Improving on special teams has been an area of emphasis for Neal Brown and his coaching staff since the 2021 season came to an end.

West Virginia brought in a new placekicker via the transfer portal, and decided to turn to one of the team’s best playmakers on offense to be one of the lead kick and punt returners.

That is Sam James, who has nearly 1,500 receiving yards in his collegiate career.

“Just being able to come back and do it again,” said James. “It has gotten a lot harder, because the kickers are obviously better than what I faced in high school.”

James returned both kicks and punts for Richmond Hill High School in Georgia. He also returned kickoffs for the Mountaineers as a redshirt freshman in 2019.

Now, entering his redshirt junior season, James once again finds himself as a featured part of West Virginia’s special teams plan. This time around, though, there has been a recent NFL return man helping in his preparation for the upcoming season.

“Thank God that Ryan is here to help with that,” James said Wednesday. “His college career, he had a lot of punt returns and things like that.”

The Ryan helping James is former five-year NFL returner and West Virginia native Ryan Switzer, who set punt returning records during his All-American career at North Carolina.

Before setting records the UNC, and playing for the Dallas Cowboys, Cleveland Browns, and Pittsburgh Steelers, Switzer was a highly productive player at George Washington High School in Charleston. He won the prestigious Kennedy Award, as the top high school football player in West Virginia, back-to-back years in 2011 and 2012.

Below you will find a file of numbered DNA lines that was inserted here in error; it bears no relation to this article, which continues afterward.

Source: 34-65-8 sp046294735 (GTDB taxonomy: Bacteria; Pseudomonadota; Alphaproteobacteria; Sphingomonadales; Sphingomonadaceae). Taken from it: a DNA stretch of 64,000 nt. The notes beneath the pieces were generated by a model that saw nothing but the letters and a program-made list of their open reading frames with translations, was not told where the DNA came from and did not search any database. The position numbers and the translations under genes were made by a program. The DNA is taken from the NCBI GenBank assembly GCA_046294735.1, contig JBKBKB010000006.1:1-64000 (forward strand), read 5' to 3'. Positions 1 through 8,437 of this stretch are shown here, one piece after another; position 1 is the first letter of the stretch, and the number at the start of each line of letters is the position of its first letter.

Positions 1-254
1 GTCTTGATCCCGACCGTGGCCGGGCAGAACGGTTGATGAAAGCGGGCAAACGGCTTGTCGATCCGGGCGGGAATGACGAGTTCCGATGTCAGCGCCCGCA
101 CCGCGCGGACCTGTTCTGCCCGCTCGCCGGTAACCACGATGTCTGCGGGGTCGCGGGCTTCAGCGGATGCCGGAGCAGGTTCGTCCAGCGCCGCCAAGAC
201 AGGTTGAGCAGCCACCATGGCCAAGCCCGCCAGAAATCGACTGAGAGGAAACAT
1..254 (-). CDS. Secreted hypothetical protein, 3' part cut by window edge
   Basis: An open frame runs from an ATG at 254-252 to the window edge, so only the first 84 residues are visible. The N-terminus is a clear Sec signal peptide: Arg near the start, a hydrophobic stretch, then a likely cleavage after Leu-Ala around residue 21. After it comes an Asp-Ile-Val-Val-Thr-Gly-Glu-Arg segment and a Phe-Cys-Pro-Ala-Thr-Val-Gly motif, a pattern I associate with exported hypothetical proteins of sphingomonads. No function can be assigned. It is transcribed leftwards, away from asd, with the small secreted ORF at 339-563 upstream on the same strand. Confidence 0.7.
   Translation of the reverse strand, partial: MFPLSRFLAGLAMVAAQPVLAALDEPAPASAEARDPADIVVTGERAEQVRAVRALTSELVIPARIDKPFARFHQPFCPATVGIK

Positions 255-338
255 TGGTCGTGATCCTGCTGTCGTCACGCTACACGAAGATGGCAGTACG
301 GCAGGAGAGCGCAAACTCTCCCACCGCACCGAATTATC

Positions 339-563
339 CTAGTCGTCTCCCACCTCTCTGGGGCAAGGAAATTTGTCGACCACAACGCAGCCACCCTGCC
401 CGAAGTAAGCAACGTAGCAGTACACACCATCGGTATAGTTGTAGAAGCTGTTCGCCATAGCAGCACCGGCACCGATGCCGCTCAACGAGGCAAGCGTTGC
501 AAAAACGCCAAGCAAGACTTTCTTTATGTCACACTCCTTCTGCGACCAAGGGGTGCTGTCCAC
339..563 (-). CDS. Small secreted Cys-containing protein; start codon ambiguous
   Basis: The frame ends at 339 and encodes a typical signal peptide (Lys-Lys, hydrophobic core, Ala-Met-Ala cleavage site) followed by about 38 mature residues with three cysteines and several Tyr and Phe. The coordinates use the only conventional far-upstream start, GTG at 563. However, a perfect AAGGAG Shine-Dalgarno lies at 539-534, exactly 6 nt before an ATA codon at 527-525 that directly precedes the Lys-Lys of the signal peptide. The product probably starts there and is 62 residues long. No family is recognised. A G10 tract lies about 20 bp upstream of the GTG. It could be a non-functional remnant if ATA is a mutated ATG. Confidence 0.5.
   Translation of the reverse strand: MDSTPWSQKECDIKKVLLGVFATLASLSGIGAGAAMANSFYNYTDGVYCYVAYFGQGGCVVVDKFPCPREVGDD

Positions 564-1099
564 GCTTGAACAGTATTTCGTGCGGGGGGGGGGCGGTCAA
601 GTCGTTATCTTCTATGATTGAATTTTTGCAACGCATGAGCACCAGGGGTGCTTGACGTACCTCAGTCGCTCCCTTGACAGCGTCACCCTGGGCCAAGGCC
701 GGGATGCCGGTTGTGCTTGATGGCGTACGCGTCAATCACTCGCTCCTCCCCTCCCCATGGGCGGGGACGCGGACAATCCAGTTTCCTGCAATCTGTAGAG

“Just picking his brain, listening to him, and listening to what he has to say has been great for me,” James added.

Fielding kickoffs is easier than fielding a punt, according to James, based on the flight path of the football, among other things. Correctly fielding a punt, on the other hand, does have more challenges.

“You got to judge off the end of the ball, depending on how it’s coming down, where you need to place,” said James. “If it’s coming down in a straight spiral, it’s going to go a little bit left. If it’s wobbly, it’s going to fall right, and it’s going to fall short.”

James has watched a lot of film to improve his knowledge and technique of the craft. Film study has been a big help in learning the different spins and bounces the football can take depending on if a left-footed or right-footed punter booted the ball.

Switzer has been key in providing knowledge, as well.

“My biggest thing was just tracking the ball off the punter’s foot,” said James. “I’ve gotten a lot better at that throughout camp, and throughout spring, because I caught a lot during spring.”

James is not only adding kick and punt return duties to his list of assignments this season, but he’s also undergoing a position chance as a wide receiver, as well. The redshirt junior is transitioning from being primarily used as an outside wide receiver to more of a slot receiver, another thing that Switzer knows plenty about.

For James, versatility is the name of the game.

“Being able to be in that role, for me, is just being able to show people that I’m more versatile,” James said. “I can help a lot more in the field, especially on special teams, and with returning and stuff like that. It’s been fun for me, honestly, to be out there and catch punts and return.”

James is listed as the leading kick and punt returner in the Mountaineers’ initial preseason depth chart. It is expected to remain that way when the season gets underway on September 1 versus Pittsburgh.